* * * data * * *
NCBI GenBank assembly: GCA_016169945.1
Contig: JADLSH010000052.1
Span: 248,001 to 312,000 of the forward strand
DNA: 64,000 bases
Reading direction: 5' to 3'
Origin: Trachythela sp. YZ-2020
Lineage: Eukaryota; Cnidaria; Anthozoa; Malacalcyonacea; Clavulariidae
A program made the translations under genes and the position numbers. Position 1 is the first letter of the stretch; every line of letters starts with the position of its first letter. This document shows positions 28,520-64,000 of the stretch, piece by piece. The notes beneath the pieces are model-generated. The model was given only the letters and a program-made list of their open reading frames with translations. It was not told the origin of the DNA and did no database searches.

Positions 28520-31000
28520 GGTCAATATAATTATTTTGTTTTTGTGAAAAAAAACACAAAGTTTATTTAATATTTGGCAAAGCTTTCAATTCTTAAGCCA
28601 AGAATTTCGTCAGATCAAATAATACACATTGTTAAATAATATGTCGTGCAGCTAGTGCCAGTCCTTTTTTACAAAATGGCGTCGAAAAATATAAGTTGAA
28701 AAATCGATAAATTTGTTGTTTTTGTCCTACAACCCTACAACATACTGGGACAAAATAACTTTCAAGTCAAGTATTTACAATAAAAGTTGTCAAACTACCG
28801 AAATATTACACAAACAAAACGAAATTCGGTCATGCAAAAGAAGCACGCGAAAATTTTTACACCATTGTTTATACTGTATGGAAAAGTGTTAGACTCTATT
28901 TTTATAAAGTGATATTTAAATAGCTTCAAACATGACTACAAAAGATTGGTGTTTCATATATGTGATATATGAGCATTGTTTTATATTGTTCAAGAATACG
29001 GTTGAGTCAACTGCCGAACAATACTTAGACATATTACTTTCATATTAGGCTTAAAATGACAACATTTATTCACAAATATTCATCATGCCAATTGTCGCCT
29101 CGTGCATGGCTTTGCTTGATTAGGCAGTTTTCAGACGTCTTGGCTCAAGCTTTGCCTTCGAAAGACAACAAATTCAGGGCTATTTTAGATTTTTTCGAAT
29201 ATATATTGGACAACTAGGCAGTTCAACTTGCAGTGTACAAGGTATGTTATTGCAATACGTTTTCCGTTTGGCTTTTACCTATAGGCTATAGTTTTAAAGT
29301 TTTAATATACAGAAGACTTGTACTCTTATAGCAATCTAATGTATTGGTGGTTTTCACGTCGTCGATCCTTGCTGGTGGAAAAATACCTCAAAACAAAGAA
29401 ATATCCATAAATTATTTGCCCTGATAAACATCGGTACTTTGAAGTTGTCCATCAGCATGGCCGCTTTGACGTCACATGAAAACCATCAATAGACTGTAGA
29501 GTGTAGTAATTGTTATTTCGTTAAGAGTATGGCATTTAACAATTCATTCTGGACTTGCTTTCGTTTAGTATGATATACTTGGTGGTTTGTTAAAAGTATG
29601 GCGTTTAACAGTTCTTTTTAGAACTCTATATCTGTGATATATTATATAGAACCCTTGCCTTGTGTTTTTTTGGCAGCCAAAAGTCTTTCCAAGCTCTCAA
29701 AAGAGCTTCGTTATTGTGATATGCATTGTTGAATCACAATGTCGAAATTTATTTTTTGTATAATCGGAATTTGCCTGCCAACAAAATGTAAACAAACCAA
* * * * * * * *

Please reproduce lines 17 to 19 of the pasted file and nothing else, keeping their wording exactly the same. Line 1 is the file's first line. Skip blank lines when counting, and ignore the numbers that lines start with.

29201 ATATATTGGACAACTAGGCAGTTCAACTTGCAGTGTACAAGGTATGTTATTGCAATACGTTTTCCGTTTGGCTTTTACCTATAGGCTATAGTTTTAAAGT
29301 TTTAATATACAGAAGACTTGTACTCTTATAGCAATCTAATGTATTGGTGGTTTTCACGTCGTCGATCCTTGCTGGTGGAAAAATACCTCAAAACAAAGAA
29401 ATATCCATAAATTATTTGCCCTGATAAACATCGGTACTTTGAAGTTGTCCATCAGCATGGCCGCTTTGACGTCACATGAAAACCATCAATAGACTGTAGA